How Do You Write YA?

ya blog

I found some young ones. So cute. 🙂

Without a doubt, YA (young adult) is a very hot genre to write. It’s been around for a while, although there was a turning point in 2008 when it truly exploded. A number of writers tried their hand at it. Some found YA was for them, and others discovered writing this genre is tougher than it looks. Although, YA isn’t about to slow down anytime soon. Readers of YA are committed. They’re always after more, and for writers of this genre, we’re here to deliver.

Now, what makes YA so popular?

Those teen years we go through, are an incredible time. They’re exciting, fun, awful, painful, scary, amazing, and everything in between. It’s when we discover the world and where we fit in. In our teen years, our emotions are pure, and all that we go through is intense and totally confusing.

That’s why YA captures such a wide-ranging readership base. It crosses the generations, and is read by young adults and adults alike. There is no age barrier to YA. Even my 90-year-old grandmother has recently read my YA fantasy romance. It was her first foray into this genre, and she was fascinated by how enthralled she became. (Phew.) The story reminded her of the time she lived by the seat-of-her-pants. (Yep, seat-of-her-pants. She was such a rebel in her younger years.) She wants more YA–and just like that, she’s hooked.

So, let’s cover what YA writers should be aware of. There are certainly some points to note.

  • YA books focus on the essence of what teens go through, and I’m not talking about learning to drive a car, going to prom, or that very first date.
  • YA readers are smart. They want deep storylines, and fast-paced action, so don’t even attempt to write simple. Teens will spot simple a mile away, and just get annoyed.

In fact, it’s often said writers must pay attention to the three core questions which should be at the heart of every YA novel.

  • Who am I?
  • Where do I belong?
  • How do I get there?

A ton of new questions can arise from these three core ones, but fundamentally they make great building blocks when writing YA.

Your characters are about to take the journey in discovering the answers they seek. There’ll be struggles and mistakes, bends and twists in the road, triumphs and tears, but that’s how teens uncover all life has to offer. The journey they undertake must be deep. They must challenge themselves to sort out any inner fears and frustrations, and while doing so, remain completely relatable.

All in all, YA books are about teens coming to terms with who they are, and experiencing all life’s ups and downs along the way.

Okay, so if you’re after some YA novel guidelines, here are some helpful pointers.

  • So far, there are no forbidden subjects, but whatever you delve into must be done with sensitivity and care, taking into account the age of the teen reader. Often we can allude to something, and then fade out the scene. The YA reader is smart, and they’ll be aware of what’s happened.
  • Overall, teens will identify more strongly with the character’s feelings, and this is why intense situations don’t always need to be written in.
  • Characters are teens, and aged within those years.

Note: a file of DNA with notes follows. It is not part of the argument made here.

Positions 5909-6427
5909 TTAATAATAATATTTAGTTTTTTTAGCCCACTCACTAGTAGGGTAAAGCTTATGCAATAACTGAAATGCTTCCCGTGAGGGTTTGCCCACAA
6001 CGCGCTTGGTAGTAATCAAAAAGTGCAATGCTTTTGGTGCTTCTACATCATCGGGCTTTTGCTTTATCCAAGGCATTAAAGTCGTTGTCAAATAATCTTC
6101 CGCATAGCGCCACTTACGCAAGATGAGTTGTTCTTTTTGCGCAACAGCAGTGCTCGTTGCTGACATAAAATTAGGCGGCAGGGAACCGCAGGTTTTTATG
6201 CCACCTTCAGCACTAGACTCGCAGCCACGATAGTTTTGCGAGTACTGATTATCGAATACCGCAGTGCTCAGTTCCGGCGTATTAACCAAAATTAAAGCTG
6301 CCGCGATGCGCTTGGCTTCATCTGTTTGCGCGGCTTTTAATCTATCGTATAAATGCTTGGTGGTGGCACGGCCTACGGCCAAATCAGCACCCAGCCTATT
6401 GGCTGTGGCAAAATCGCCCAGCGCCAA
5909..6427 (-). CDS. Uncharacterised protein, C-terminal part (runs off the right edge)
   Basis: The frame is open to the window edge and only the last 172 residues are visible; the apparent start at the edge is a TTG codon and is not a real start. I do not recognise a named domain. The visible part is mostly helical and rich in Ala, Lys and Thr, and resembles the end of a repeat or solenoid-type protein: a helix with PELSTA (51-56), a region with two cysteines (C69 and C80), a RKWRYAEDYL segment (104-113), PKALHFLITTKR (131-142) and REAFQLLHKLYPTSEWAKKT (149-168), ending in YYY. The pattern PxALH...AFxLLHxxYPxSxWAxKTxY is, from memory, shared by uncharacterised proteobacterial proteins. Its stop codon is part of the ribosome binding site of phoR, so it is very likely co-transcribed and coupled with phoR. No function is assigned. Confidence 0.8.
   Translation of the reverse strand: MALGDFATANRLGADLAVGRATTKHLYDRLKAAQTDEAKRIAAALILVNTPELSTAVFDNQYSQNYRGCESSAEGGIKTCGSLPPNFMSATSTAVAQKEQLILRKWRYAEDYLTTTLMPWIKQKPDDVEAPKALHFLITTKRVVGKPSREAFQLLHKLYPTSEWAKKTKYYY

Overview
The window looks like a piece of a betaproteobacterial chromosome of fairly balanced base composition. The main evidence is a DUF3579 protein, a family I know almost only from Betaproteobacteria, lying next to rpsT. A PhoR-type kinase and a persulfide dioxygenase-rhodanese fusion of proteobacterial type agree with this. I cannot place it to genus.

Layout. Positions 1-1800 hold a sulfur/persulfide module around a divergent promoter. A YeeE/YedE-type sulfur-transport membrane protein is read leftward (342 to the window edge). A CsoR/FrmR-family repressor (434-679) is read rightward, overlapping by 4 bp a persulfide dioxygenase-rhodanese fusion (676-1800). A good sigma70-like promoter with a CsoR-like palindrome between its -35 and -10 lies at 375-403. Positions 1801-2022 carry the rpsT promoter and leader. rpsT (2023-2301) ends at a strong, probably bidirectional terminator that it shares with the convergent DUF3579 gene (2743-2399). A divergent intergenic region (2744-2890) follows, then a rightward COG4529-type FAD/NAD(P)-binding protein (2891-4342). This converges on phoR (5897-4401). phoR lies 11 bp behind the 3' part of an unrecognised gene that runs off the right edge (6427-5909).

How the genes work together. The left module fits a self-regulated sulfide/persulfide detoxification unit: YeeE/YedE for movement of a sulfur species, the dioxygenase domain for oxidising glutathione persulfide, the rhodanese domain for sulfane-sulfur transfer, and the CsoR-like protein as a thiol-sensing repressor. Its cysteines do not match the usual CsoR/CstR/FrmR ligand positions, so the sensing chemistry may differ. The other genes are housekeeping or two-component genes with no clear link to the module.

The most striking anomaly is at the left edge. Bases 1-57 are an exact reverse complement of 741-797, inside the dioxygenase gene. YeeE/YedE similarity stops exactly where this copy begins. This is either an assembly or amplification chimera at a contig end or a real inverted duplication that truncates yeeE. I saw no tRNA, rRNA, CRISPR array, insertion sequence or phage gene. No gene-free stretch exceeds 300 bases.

• YA novels generally run between 40,000-75,000, but you will find books either side of that. If there is a particular publisher you’re after then make sure you check out their website’s submission guidelines to see if they have a preferred word count.
  • There are also no vocabulary restrictions for YA, but make certain any coarse language is age or topic appropriate.
  • YA is predominantly written in 1st or 3rd Person (I said, or she said.) Although there are some in 2nd Person (you say.)
  • And lastly, any subgenre is enjoyed, like fantasy, romance, paranormal, contemporary, sci-fi, historical, mystery, adventure, humor. There are no limitations on this.

I hope this post has been helpful for those writers wanting to delve into YA, or for those who just want to know a little more about this intriguing genre. Even in writing this post, I was surprised by how much I had to share. YA is certainly not easy to write, although it’s incredibly enjoyable.

But there’s more…

I’m going to share a link to the most traumatic post I’ve ever written which was featured this week on Dear Teen Me. I cried like a baby as I wrote it.

Here’s what happened. A few weeks ago, I was asked by “Dear Teen Me” to write a post, and I was thrilled to accept. Then I received the details. I was to write a letter to my teen-self, and I tell you, it was the most traumatic writing experience ever. Who wants to write a letter to their teen self? Not me, but I’d committed to it, so I jumped in with both feet and shared from my heart.

If you want to find out what made me blubber and cry, (I think I went through an entire box of tissues,) then check out the post here.

Thanks for taking a look if you did.

If you have any questions, just leave me a comment. I love hearing from you. And if you’d like to read a YA novel, then feel free to check out my YA/NA Magio-Earth series with its abundance of 4&5 Star reviews. Enjoy, and take care this week.

1.1.2 magio-earth women

Amazon Author Page for all Books

ENCHANTER (Magio-Earth #3): Amazon Kindle / B&N Nook / Kensington Publishing / iTunes / Kobo

HUNTER (Magio-Earth #2.5): Amazon Kindle

WARRIOR (Magio-Earth #2): Amazon Kindle / B&N Nook / Kensington Publishing / iTunes / Kobo